Keeping up with Research while in Frontline Practice

Gizmo studies Maritime Law

Being based in an ‘integrated’ team alongside NHS staff, I have been frustrated at some of the differences in attitude towards conducting, assessing and discussion of current research as a frontline practitioner. However, this is a better situation to be in than when I was working in a social work team. At least now, I’m aware that there is a difference and by not being given particular time and space to access research articles and journals, I’m being impeded.

While I see colleagues being actively encouraged to undertake research projects, there are no possibilities ever raised for social workers to work in similar ways. This may be wholly about work culture and attitude to research by employers or it may be about professional attitudes to the importance of being updated regarding research but there is a noticeable difference.

I try to remedy this myself and while there will not be time to actively carry out any of the research projects I ponder about – there is nothing as frustrating as seeing the same evidence being published in different ways that tells us nothing that will actually make a difference to the way we practice – I limit myself to literature reviews and trying to keep myself updated with journal articles. Sometimes we discuss them as a team – sometimes I collate the information myself and keep notes on the articles I find. I may even publish some of these literature reviews as blog posts in the future if they would be useful to others.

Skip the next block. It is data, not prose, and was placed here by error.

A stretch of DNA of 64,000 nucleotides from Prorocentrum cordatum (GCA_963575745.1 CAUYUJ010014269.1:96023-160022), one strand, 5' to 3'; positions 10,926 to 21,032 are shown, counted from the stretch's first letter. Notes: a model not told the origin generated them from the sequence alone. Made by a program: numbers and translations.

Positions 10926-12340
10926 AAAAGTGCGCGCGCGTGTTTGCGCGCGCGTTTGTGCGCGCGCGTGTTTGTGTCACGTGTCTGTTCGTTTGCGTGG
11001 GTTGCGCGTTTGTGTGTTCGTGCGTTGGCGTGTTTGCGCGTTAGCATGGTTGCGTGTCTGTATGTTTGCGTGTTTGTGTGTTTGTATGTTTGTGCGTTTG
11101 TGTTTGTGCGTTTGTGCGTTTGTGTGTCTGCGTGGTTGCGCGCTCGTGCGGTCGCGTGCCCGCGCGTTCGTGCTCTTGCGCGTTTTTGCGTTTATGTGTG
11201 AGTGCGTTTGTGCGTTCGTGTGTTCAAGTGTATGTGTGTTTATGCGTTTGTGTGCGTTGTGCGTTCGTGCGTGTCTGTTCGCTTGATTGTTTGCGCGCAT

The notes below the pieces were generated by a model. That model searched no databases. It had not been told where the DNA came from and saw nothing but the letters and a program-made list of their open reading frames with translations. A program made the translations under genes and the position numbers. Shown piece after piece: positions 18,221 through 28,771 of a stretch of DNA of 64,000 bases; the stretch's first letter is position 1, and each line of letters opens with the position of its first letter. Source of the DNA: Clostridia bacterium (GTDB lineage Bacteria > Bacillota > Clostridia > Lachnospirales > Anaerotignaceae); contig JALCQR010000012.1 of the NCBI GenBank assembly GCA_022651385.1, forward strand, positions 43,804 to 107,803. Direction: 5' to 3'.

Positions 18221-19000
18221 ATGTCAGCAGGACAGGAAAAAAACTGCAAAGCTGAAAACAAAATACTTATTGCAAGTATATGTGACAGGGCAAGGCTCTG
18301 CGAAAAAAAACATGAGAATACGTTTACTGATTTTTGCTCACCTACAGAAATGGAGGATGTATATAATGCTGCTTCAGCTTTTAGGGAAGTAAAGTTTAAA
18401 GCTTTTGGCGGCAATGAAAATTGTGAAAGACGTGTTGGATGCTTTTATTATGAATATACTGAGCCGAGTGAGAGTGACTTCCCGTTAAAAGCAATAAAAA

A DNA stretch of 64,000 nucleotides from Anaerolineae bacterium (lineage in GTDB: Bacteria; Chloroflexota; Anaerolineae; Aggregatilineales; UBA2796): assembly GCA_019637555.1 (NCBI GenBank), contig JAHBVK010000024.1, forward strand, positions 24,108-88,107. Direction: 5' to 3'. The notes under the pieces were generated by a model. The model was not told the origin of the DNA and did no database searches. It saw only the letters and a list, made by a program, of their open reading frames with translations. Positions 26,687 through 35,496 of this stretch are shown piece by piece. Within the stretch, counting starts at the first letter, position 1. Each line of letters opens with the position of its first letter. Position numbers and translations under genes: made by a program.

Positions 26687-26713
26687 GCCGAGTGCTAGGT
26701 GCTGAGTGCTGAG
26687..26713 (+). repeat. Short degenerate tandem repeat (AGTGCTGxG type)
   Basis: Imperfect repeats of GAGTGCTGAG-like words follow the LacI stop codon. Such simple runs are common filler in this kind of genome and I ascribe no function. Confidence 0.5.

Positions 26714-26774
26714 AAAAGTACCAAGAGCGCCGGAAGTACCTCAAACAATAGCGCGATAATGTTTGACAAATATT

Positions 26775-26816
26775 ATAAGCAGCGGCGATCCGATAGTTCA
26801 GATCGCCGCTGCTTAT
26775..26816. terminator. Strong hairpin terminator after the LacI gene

I used to make considerable use of the British Journal of Social Work but seeing as my access to research literature is limited (possibly like many local authority social workers) to the SCIE (Social Care Institute of Excellence) Athens scheme and they no longer are able to subscribe to that journal, I have turned to other journals to find and source information that is useful to me. It makes me think less of a journal that would play political games with allowing access or not but it is a sharp and important lesson about the need for practitioners to have good access to information.

I have though through the SCIE scheme found

Aging and Society, Journal of Social Work Practice, Practice and the Mental Health Review Journal have been particularly useful for me. It’s worth checking out the resources available via SCIE as any social worker in England and Wales working for a local authority with a gov.uk email address can gain access to them.